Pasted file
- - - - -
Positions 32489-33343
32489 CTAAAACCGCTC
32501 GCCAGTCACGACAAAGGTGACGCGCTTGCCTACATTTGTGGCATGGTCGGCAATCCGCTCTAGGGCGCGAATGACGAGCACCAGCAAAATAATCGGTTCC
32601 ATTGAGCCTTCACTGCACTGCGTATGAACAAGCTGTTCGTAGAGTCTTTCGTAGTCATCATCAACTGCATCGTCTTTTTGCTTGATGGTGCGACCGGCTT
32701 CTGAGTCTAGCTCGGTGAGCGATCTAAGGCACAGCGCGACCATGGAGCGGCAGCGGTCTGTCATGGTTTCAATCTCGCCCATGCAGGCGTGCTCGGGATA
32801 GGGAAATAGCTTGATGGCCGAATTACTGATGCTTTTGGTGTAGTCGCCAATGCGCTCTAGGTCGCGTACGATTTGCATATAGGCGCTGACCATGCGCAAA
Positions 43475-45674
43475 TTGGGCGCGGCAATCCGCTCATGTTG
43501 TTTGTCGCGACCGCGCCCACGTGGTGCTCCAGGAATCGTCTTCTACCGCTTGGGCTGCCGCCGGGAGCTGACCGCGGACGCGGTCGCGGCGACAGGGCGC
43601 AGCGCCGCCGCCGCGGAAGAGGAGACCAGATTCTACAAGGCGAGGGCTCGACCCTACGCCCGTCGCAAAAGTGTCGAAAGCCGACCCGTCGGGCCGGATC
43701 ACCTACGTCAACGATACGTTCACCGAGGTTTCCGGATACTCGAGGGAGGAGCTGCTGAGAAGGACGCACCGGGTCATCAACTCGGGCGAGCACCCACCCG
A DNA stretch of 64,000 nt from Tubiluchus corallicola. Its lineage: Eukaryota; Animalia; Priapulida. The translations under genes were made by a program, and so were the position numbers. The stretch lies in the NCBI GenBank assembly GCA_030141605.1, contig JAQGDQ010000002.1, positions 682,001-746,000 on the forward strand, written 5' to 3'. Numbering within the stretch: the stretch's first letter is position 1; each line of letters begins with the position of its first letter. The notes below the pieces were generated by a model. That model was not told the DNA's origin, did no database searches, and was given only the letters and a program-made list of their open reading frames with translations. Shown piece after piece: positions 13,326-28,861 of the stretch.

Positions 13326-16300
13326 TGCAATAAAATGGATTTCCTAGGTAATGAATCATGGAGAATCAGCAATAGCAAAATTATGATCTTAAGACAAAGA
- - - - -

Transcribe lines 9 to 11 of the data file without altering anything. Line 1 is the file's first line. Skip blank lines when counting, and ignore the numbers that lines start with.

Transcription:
43501 TTTGTCGCGACCGCGCCCACGTGGTGCTCCAGGAATCGTCTTCTACCGCTTGGGCTGCCGCCGGGAGCTGACCGCGGACGCGGTCGCGGCGACAGGGCGC
43601 AGCGCCGCCGCCGCGGAAGAGGAGACCAGATTCTACAAGGCGAGGGCTCGACCCTACGCCCGTCGCAAAAGTGTCGAAAGCCGACCCGTCGGGCCGGATC
43701 ACCTACGTCAACGATACGTTCACCGAGGTTTCCGGATACTCGAGGGAGGAGCTGCTGAGAAGGACGCACCGGGTCATCAACTCGGGCGAGCACCCACCCG